Informational Requirements for Social Choice in Economic Environments
Arrow's celebrated theorem shows that the aggregation of individuals' preferences into a social ordering cannot make the ranking of any pair of alternatives depend only on individuals' preferences over that pair, unless the fundamental Pareto and non-dictatorship principles are violated. In a unified approach covering the theory of social choice and the theory of fair allocation, we investigate how much information is needed to rank a pair of allocations by social ordering functions and by allocation rules satisfying the Pareto principle and anonymity. In the standard model of division of commodities, we show that knowledge of a good portion of indifference hypersurfaces is needed for social ordering functions, whereas allocation rules require only knowledge of marginal rates of substitution.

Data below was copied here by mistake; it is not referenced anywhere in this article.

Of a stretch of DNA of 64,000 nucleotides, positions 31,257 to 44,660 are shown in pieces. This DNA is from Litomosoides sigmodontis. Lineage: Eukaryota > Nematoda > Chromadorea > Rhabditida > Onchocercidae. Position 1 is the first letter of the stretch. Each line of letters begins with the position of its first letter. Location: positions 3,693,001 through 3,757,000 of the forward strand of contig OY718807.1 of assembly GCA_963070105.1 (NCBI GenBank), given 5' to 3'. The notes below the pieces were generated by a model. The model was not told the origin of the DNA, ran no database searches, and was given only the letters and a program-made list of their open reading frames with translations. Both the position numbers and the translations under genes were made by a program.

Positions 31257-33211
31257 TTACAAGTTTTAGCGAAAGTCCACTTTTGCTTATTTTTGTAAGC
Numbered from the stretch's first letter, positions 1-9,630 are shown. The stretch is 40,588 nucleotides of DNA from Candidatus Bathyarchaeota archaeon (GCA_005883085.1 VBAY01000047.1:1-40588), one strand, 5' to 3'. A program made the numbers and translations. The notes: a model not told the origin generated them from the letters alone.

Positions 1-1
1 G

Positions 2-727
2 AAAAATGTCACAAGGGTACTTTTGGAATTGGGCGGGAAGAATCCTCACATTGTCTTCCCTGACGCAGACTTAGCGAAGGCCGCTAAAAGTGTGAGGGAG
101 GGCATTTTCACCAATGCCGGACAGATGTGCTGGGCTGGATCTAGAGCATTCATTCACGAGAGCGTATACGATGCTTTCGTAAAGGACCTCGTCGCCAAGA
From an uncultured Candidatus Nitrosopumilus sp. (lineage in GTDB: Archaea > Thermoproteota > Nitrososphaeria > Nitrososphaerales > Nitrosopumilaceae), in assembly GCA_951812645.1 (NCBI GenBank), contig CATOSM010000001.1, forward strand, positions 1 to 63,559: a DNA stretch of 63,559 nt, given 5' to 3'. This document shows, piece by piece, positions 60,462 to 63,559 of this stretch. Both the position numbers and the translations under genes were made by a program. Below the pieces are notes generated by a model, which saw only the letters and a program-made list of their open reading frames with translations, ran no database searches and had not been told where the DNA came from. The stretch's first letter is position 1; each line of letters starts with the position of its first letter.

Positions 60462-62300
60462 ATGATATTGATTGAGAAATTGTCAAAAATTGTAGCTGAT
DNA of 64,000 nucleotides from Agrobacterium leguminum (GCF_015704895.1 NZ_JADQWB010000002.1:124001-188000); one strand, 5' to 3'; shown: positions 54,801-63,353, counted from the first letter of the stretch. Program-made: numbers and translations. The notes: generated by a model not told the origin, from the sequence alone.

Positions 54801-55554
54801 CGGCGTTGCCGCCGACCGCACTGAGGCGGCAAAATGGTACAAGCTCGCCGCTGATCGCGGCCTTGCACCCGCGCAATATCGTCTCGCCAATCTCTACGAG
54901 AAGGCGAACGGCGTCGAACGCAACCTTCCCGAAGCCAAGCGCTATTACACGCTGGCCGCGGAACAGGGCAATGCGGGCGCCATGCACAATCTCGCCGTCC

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|Note:||This version: November 2000 (First version: January 2000)|
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- LeBreton, M., 1994. "Arrovian Social Choice on Economic Domains," G.R.E.Q.A.M. 94a37, Universite Aix-Marseille III.
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